A few days ago I talked for a while with Costa, an old fisherman from the working-class neighborhood of Dafundo, on the Lisbon Coast. He had some stories to tell – mostly dealing with the life of the fishermen in the old days and the hard times that never really went away. Separated from the beach by the railway line and the coastal road connecting Lisbon to the exquisite village of Cascais, the few remaining fishermen prefer to take their chance and risk being run over by a car or the frequent trains than walking all the way to the closest pedestrian crossing.
I knew there had been accidents in the area, but had no idea if they were frequent. I asked Costa about it. He told me the story of Rui, ‘a son of the neighborhood.’ Rui is a machinist at CP, the company that explores and maintains the Portuguese railways, and works at the very same Lisbon-Cascais line his Dafundo friends cross all the time. ‘The first time he ran over someone,’ Costa said, ‘he couldn’t eat breakfast, lunch or dinner. The second time, he managed to eat dinner. The third time, he ate dinner and lunch.’ Costa became silent. There really was no need to go on.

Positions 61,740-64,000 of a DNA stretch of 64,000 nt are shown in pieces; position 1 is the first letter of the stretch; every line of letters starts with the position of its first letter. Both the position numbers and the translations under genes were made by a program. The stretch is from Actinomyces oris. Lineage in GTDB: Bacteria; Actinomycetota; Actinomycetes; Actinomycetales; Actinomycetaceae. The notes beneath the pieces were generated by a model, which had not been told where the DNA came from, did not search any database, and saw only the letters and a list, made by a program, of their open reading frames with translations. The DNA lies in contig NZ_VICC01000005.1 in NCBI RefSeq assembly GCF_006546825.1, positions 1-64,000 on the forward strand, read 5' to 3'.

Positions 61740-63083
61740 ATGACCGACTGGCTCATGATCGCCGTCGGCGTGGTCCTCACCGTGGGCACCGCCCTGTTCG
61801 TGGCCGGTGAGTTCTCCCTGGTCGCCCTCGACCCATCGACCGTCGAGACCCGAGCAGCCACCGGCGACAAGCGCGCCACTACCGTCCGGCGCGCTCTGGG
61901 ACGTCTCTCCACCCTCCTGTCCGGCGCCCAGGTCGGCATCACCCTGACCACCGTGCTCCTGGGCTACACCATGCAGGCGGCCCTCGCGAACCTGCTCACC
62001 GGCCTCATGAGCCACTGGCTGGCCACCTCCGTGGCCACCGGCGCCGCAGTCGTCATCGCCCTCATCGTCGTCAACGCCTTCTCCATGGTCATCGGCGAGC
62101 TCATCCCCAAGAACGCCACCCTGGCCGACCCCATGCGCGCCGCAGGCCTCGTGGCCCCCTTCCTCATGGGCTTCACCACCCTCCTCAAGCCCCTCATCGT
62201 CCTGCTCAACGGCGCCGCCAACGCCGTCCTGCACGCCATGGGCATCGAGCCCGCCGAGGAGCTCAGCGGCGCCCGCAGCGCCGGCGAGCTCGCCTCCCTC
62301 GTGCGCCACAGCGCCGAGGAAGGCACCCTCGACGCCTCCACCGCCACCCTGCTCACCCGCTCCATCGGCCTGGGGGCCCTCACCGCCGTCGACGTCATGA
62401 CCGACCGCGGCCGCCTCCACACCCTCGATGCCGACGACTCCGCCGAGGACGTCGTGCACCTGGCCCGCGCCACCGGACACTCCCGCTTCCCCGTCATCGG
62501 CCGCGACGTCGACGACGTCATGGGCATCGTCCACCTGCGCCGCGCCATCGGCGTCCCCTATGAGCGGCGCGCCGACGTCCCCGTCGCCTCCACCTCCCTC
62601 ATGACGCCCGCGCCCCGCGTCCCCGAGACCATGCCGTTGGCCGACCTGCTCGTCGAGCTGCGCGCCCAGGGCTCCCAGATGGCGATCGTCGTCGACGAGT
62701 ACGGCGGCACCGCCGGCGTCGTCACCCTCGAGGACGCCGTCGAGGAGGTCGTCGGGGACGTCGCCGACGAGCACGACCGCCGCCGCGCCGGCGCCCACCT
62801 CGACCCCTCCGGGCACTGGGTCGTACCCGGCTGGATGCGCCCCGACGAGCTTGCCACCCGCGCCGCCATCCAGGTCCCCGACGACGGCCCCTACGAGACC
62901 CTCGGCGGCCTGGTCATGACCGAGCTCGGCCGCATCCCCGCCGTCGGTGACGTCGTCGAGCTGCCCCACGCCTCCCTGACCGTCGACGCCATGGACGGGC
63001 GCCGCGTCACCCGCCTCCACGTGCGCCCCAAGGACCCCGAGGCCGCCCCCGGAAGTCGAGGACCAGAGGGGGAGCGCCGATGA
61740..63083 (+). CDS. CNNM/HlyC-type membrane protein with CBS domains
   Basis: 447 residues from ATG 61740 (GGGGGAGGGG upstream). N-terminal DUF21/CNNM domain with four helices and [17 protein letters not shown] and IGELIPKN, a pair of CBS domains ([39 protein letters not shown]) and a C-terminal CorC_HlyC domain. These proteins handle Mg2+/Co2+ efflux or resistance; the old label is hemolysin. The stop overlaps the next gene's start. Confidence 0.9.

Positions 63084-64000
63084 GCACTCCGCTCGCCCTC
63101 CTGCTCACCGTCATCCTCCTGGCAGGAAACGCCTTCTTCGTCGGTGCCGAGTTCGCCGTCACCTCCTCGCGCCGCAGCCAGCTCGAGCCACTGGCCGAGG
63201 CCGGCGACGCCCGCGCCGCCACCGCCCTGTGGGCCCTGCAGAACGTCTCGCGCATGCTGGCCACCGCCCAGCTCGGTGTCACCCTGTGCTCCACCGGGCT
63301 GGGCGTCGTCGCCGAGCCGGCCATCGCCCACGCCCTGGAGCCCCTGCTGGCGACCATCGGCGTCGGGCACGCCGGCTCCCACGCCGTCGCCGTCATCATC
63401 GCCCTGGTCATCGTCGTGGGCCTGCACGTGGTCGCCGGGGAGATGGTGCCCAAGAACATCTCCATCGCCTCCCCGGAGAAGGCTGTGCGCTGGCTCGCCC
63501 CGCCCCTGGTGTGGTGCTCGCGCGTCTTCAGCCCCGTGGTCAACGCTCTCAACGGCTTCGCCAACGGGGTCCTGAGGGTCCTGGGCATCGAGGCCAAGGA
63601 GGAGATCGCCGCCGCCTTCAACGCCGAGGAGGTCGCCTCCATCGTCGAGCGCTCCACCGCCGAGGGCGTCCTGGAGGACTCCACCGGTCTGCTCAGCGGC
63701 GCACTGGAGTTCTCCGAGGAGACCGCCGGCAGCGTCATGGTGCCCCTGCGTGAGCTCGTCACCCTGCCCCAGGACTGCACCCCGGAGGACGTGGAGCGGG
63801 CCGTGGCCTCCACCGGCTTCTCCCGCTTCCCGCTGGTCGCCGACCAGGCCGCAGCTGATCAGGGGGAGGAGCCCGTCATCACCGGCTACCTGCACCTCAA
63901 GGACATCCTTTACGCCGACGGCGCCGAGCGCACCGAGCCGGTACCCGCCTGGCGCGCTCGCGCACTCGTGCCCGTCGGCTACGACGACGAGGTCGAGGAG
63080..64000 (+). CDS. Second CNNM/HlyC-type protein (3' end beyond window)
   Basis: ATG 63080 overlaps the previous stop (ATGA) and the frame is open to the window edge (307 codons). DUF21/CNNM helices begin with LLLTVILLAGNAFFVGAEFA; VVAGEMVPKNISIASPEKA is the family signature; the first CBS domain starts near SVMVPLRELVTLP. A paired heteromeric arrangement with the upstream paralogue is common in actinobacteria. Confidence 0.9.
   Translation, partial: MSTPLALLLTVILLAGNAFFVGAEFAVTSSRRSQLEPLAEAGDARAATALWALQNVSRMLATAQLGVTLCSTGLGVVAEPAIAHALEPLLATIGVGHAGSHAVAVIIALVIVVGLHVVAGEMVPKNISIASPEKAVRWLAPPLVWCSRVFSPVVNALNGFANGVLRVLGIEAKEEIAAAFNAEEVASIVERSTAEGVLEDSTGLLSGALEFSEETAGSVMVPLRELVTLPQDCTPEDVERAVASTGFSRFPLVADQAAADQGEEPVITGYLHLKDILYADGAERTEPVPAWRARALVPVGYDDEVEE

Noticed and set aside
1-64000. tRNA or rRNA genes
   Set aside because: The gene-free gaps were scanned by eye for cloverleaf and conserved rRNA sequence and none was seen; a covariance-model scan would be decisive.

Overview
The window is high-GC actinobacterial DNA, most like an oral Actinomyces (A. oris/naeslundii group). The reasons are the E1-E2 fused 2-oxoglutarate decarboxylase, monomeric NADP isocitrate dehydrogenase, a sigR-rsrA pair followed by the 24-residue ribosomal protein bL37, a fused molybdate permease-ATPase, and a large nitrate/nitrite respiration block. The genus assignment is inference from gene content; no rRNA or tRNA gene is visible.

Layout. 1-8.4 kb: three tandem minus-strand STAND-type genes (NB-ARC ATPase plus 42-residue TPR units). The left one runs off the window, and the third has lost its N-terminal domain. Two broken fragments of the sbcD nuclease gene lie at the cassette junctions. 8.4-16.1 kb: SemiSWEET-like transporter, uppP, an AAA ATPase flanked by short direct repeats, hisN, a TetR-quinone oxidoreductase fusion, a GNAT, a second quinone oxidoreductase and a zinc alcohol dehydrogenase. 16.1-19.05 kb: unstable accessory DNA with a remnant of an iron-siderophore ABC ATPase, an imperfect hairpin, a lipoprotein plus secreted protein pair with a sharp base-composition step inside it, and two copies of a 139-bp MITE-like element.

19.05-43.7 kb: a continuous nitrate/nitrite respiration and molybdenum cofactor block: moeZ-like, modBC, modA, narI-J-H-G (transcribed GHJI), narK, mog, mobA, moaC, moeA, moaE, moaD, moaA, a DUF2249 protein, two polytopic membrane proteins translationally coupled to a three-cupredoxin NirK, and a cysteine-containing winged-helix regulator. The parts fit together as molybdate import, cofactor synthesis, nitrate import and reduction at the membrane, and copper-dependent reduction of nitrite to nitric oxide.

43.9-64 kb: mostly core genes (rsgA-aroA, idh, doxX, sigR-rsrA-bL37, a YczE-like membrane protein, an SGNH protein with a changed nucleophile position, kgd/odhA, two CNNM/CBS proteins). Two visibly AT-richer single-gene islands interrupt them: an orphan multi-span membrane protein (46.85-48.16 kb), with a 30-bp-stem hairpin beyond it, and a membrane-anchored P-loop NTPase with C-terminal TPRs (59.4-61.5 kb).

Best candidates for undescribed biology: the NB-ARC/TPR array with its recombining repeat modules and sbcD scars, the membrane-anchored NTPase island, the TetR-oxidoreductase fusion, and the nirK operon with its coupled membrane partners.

Today, a train coming from Cascais had problems on one of its carriage’s wheels while passing in front of Dafundo. I’ve been told later by Euclides, whose father rans a tavern on the roadside, that the train passed by releasing sparks and smoke. The operator managed to reduce the train’s speed, but couldn’t avoid the derail of one of the carriages. The accident must have caused damage to a switch, for another train, though warned and following the first one at low speed, had half of its carriages sent to another line.
As I took some shots of the rescue team trying to remove the derailed carriage, I couldn’t help but thinking that at least today Rui would have all his meals.